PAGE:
Jacob stayed where he was for the night. Then he selected these gifts from his possessions to present to his brother, Esau:
14 200 female goats, 20 male goats, 200 ewes, 20 rams, 15 30 female camels with their young, 40 cows, 10 bulls, 20 female donkeys, and 10 male donkeys. 16 He divided these animals into herds and assigned each to different servants. Then he told his servants, “Go ahead of me with the animals, but keep some distance between the herds.”
17 He gave these instructions to the men leading the first group: “When my brother, Esau, meets you, he will ask, ‘Whose servants are you? Where are you going? Who owns these animals?’ 18 You must reply, ‘They belong to your servant Jacob, but they are a gift for his master Esau. Look, he is coming right behind us.’ ”
19 Jacob gave the same instructions to the second and third herdsmen and to all who followed behind the herds: “You must say the same thing to Esau when you meet him. 20 And be sure to say, ‘Look, your servant Jacob is right behind us.’ ”
Jacob thought, “I will try to appease him by sending gifts ahead of me. When I see him in person, perhaps he will be friendly to me.” 21 So the gifts were sent on ahead, while Jacob himself spent that night in the camp.
22 During the night Jacob got up and took his two wives, his two servant wives, and his eleven sons and crossed the Jabbok River with them. 23 After taking them to the other side, he sent over all his possessions.
24 This left Jacob all alone in the camp, and a man came and wrestled with him until the dawn began to break. 25 When the man saw that he would not win the match, he touched Jacob’s hip and wrenched it out of its socket. 26 Then the man said, “Let me go, for the dawn is breaking!”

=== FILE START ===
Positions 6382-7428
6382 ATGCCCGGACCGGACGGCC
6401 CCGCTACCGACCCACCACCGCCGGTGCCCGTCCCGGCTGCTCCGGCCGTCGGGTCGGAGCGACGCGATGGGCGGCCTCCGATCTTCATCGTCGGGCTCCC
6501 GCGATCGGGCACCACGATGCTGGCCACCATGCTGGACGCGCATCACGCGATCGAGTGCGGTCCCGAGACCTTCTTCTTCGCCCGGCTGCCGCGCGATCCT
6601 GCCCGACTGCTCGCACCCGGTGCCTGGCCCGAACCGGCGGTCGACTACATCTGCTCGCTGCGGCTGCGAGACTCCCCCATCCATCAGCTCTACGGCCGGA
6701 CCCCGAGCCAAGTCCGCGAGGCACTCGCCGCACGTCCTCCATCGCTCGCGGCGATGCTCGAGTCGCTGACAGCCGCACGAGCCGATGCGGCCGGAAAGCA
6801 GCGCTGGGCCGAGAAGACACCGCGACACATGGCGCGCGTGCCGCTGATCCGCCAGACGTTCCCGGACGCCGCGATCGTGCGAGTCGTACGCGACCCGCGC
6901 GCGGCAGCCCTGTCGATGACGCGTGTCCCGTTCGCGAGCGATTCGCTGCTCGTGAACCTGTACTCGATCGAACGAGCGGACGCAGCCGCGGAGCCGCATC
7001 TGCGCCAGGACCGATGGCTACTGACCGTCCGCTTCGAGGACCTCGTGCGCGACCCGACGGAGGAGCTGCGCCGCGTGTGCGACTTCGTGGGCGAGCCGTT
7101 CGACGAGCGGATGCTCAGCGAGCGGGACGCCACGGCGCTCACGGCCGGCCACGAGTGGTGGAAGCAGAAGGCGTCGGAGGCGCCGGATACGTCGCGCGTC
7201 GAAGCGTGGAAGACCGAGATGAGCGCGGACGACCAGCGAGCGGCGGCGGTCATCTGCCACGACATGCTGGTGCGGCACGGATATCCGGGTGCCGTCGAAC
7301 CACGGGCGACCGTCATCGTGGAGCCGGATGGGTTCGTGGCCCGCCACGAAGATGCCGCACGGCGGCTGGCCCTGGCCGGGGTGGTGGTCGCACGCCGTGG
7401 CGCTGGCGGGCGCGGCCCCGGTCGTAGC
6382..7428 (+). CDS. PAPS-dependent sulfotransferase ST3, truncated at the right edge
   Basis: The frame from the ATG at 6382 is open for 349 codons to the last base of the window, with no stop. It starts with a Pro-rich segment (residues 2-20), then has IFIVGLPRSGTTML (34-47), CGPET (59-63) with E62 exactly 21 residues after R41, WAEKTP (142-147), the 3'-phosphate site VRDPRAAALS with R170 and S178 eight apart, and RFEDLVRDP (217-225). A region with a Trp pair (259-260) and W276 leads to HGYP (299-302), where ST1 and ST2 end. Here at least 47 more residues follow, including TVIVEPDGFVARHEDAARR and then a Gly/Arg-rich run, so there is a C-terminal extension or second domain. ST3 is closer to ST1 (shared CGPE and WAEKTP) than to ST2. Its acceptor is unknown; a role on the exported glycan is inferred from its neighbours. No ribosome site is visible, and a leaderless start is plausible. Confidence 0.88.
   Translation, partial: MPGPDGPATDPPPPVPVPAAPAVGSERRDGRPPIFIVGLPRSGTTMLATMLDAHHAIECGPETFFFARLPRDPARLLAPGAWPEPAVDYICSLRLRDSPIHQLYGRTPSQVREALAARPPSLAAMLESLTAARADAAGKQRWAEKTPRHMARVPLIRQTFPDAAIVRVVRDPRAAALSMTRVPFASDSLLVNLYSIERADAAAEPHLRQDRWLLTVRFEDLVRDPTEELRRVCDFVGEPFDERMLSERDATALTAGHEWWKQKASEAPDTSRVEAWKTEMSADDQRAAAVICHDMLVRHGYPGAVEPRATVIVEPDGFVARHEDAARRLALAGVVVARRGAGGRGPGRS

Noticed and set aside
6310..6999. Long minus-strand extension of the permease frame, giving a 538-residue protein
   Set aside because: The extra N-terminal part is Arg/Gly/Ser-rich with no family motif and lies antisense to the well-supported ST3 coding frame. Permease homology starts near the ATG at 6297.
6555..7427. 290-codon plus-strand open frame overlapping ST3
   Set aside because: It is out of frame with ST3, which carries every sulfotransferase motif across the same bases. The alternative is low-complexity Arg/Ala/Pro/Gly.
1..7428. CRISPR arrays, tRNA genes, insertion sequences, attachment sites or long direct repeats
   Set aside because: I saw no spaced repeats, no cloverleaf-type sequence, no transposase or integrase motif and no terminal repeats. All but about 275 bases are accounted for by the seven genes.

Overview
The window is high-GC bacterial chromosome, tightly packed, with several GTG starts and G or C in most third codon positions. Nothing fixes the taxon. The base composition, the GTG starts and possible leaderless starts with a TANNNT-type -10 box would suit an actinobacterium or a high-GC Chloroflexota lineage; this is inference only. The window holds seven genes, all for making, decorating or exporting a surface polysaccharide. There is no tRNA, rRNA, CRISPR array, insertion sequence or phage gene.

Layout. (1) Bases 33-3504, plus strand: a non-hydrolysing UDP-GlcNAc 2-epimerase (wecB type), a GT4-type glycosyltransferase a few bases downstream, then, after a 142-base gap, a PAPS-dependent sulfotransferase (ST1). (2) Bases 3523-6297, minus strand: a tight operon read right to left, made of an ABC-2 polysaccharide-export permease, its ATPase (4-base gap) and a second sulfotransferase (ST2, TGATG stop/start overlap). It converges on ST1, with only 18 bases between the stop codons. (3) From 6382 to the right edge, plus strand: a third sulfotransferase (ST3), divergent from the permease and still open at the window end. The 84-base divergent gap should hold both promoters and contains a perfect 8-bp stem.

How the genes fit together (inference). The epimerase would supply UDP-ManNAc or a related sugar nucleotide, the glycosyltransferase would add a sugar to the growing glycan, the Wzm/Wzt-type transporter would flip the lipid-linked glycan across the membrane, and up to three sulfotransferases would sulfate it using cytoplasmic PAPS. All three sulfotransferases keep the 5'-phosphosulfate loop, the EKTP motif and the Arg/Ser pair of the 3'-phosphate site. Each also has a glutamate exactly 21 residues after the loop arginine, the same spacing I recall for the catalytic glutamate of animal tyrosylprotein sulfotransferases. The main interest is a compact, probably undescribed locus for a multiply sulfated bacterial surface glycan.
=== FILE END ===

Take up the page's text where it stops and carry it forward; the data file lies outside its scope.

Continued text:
But Jacob said, “I will not let you go unless you bless me.”
27 “What is your name?” the man asked.
He replied, “Jacob.”
28 “Your name will no longer be Jacob,” the man told him. “From now on you will be called Israel, because you have fought with God and with men and have won.”
29 “Please tell me your name,” Jacob said.
“Why do you want to know my name?” the man replied. Then he blessed Jacob there.
30 Jacob named the place Peniel (which means “face of God”), for he said, “I have seen God face to face, yet my life has been spared.” 31 The sun was rising as Jacob left Peniel, and he was limping because of the injury to his hip. 32 (Even today the people of Israel don’t eat the tendon near the hip socket because of what happened that night when the man strained the tendon of Jacob’s hip.)
To Think About…
After Jacob prays to God to save him, he takes out an insurance plan. He decides to send a peace offering to his brother Esau of goats, sheep, camels, cows, bulls, and donkeys. Back in those days, refusing such a gift meant that one was still an enemy, while accepting it would be declaring peace and friendship.
Jacob sends these gifts on ahead, as well as his family, while he himself stays behind. He is trusting God to save him, yet he is also still doing everything he can to control the outcome of his encounter with Esau. It seems that Jacob is still up to his old tricks.
That night, alone in his camp, an unknown man comes upon Jacob as an adversary and wrestles with him. They wrestle all night, but neither can get the upper hand. As dawn breaks, the man wounds Jacob in a strange way that greatly hurts Jacob but also causes him to realize that this is no normal person. Even in extreme pain, Jacob refuses to give up, and demands the man blesses him.
The man asks Jacob his name, changes it to “Israel,” then leaves Jacob alone.